Uncle Tom's Cabin
Symbolism, Imagery, Allegory
There are lots of flowers all over the text of Uncle Tom’s Cabin, from the "scarlet bignonia and a native multiflora rose" that grow over the front of the cabin itself (4.1), to the "rare bouquets" that Tom buys for Eva (22.60), to the "cape jessamines" and "wreath of roses" that Eva uses to dress Tom (16.92). It’s a flowery novel, both in terms of the prose and content. But the most important flowers are definitely the "brilliant scarlet geranium, and one single white japonica" that Topsy picks and brings to Eva on her deathbed (26.13).
Why are Topsy’s flowers so important? Well, first of all, because bringing them is the first thing Topsy ever does for someone else out of kindness. Of course, she’s picked them out of the St. Clare garden against the rules, but this is still the first sign that Topsy is trying to reform and return Eva’s love. It’s not insignificant that the flowers are red and white – a contrast of suffering and purity, perhaps, that evokes Topsy’s inner state. She has the purity of a child, but she’s been distorted by the beatings and physical punishments that she endured with her previous master. The contrasting colors also vaguely suggest the contrasting skin colors of Topsy and Eva themselves.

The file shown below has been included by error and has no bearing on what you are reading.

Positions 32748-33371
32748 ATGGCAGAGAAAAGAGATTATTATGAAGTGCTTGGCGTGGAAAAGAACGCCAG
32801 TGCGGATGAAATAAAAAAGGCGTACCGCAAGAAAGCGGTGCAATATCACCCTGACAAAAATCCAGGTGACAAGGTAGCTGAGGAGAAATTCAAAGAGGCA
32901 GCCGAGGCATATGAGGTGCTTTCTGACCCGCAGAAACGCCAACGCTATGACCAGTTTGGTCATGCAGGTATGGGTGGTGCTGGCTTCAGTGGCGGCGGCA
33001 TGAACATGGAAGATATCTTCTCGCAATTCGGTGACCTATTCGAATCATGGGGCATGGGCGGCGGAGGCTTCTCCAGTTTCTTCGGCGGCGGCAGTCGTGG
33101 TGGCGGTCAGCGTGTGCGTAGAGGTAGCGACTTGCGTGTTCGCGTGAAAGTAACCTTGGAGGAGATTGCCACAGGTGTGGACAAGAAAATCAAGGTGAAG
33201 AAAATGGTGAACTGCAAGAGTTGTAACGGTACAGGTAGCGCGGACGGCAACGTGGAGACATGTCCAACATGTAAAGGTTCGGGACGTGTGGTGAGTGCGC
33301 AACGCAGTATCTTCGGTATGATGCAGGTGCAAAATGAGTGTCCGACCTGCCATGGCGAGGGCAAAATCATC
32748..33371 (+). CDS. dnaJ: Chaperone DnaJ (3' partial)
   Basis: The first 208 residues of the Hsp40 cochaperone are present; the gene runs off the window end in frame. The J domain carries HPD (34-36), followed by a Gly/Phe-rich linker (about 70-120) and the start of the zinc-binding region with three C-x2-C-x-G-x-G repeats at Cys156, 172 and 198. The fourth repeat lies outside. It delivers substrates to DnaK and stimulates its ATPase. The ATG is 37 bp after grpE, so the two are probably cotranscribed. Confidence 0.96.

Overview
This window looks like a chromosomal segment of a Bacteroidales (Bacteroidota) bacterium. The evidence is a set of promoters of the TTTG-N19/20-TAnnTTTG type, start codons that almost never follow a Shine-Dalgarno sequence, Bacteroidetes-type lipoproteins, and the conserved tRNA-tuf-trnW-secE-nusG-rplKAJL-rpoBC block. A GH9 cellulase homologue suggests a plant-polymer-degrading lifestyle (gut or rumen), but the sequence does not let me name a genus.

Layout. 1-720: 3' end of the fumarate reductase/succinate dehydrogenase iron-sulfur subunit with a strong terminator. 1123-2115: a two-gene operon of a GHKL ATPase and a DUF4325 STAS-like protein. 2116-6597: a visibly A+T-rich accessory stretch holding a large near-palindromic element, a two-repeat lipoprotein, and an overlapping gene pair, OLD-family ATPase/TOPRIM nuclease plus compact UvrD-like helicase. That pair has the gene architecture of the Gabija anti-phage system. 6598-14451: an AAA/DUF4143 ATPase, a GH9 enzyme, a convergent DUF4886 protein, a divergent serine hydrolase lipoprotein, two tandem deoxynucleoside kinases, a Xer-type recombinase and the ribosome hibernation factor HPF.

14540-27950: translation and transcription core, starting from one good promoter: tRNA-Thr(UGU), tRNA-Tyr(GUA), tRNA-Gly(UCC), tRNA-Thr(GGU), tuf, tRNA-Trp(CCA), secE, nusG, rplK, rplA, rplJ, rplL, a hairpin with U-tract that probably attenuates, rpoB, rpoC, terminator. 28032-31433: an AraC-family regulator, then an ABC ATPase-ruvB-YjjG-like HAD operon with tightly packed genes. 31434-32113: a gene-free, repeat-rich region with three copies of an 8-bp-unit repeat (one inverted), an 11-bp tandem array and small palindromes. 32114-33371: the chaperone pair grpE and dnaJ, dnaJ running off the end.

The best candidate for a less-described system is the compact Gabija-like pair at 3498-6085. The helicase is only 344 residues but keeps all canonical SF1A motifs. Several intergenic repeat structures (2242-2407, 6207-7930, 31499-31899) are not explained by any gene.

You might also notice that Topsy has arranged the flowers very carefully; the bouquet "was tied up with an evident eye to the contrast of color, and the arrangement of every leaf had been carefully studied" (26.13). This suggests that Topsy has an innate artistic and even moral sense; once she’s been given even the slightest suggestion of affection, her abilities can blossom. (Flower pun intended.) At this moment, the reader knows that Topsy is capable of complete reform, so it’s no surprise that she becomes a pious Christian missionary in the end.